Do you read your credit card bill? Really look at it? Crooks are counting on that not happening.
Their work usually starts with them buying your card number on the black market and placing a small charge on it that likely wouldn’t jump out at you unless you were really concentrating. After all, if you use your credit card a lot, a $2, $5 or even $10 charge can easily get lost. And considering how often these sorts of scams happen, plenty of people don’t notice.
Credit card numbers are stolen in huge numbers. Some of the big data breaches you’ve heard about involved taking credit card numbers. Values of the card numbers are increased after one of those mystery charges goes through unchallenged, said Yaron Samid, CEO of Billguard, a free service that looks at your credit card use to find questionable charges.
In an attempt to slow the flow of stolen cards, the FBI announced on Thursday that it had shut down 36 sites that were selling them. The sites operated like any traditional eCommerce site, the FBI said, with buyers actually putting stolen credit card numbers into an online shopping cart for purchase. Undercover agents bought card numbers issued by banks including Bank of America, SunTrust, and Capital One, according to the FBI.
“Countless lives are thrown into financial turmoil because of these websites,” said U.S. Attorney MacBride. “With a few simple clicks, thousands of stolen credit card numbers can be bought or sold to fraudsters anywhere in the world. Today’s seizures are part of an ongoing campaign to disrupt this online market regardless of where it operates.”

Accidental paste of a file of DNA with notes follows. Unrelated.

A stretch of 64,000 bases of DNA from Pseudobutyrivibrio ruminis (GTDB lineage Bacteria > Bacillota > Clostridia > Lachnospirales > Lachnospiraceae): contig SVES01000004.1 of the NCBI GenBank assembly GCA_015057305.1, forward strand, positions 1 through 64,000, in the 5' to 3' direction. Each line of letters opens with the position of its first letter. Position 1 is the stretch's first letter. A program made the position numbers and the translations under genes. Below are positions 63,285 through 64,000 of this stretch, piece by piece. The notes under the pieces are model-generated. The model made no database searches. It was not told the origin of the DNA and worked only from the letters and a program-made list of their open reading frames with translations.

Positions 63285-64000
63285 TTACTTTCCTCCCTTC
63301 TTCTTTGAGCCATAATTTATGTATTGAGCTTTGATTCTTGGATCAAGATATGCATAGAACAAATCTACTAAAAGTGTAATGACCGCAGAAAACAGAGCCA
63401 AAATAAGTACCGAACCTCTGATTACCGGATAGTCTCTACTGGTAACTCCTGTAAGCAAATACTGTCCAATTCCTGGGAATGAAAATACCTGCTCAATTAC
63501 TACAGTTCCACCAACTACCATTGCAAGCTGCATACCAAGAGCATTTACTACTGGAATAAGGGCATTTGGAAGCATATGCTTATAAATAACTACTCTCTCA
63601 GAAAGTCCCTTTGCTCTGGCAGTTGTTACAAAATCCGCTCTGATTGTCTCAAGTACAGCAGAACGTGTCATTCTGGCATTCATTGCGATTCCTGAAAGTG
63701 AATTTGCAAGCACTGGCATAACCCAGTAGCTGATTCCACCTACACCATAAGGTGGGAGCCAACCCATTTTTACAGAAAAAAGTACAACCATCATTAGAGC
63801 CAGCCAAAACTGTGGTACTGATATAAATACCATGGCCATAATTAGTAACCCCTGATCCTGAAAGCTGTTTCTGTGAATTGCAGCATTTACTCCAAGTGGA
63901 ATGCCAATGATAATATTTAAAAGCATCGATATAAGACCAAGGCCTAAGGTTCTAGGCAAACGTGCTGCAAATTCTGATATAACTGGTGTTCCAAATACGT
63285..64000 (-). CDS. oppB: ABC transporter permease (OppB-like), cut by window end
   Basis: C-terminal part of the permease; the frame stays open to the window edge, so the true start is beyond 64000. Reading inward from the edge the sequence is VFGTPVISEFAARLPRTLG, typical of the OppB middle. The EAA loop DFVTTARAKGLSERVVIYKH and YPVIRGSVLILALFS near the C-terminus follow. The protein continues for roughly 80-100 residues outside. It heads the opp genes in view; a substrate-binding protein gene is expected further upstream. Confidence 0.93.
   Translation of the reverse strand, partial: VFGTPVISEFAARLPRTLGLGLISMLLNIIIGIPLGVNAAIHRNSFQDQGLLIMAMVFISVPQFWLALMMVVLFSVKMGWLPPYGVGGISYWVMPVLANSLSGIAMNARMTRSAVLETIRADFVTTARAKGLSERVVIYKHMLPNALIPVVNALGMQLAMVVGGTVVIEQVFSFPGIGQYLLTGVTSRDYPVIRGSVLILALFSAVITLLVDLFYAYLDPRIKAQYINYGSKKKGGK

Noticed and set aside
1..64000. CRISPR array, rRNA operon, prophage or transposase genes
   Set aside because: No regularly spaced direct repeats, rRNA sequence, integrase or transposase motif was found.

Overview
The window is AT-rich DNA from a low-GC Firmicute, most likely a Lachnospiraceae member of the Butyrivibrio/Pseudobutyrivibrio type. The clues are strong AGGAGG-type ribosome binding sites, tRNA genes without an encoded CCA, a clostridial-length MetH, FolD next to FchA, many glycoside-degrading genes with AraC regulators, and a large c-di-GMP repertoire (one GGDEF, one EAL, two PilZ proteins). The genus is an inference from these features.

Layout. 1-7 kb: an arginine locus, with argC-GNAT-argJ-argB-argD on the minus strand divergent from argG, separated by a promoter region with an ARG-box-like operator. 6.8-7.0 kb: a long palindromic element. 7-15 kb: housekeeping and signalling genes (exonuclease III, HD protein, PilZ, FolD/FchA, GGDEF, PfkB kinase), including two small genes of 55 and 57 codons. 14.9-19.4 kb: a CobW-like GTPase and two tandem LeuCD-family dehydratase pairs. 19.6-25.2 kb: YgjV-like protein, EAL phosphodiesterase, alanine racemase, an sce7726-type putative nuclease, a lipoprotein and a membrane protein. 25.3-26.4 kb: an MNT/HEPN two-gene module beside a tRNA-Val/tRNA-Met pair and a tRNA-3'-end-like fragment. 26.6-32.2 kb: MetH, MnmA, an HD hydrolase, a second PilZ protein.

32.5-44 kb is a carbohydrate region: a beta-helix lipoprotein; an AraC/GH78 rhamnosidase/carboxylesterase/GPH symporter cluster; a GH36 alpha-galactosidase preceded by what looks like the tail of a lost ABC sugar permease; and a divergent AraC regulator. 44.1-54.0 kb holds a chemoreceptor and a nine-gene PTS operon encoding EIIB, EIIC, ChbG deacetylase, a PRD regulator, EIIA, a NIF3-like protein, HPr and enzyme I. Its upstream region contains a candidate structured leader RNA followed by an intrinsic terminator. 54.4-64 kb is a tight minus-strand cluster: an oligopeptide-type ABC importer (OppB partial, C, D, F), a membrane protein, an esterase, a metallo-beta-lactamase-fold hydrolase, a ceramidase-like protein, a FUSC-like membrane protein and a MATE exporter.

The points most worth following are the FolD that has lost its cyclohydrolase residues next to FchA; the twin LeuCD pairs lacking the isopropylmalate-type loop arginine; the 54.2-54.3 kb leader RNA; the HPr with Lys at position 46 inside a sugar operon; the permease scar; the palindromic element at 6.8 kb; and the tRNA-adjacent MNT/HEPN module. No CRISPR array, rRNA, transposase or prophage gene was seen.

To give you an idea of the scope of these crimes and how the crooks can be anywhere, the investigation involved law enforcement in countries including the United Kingdom, Australia, Macedonia, Ukraine and Romania.
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Experts say these kinds of scams are successful in part because even when consumers do notice the charges, they sometimes don’t report them. “Some people won’t take the time to dispute a $5 charge,” Billguard’s Samid said.
In addition to increasing the value of a stolen credit card on the black market, crooks will also hit a card with a small charge and then wait. If it goes through then they’ll charge more. It’s easy for a crook to run up charges. They don’t have to buy anything — just create the pretense of being a business. “Anyone can open a merchant account today,” Samid said. “The names of the merchants sound legitimate.”
The crooks might hit 50,000 cards at a time with these charges, he said. There are examples of when hundreds of thousands or more received these bogus charges.
These charges can happen at any time and come from any place. In fact, I recently had one myself. A mystery charge showed up on my credit card from www.BE2.ca, a Canadian website with a billing address in Zurich, Switzerland. Fortunately, my bank’s systems caught the fraud. My credit card was then shut down and a new one had to be issued. That’s a happy, if annoying, ending.
Do yourself a favor: Read your bills and check your charges online regularly. Federal law protects you from paying for fraudulent charges, but you got to spot them first because your bank and the FBI aren’t going to get them all.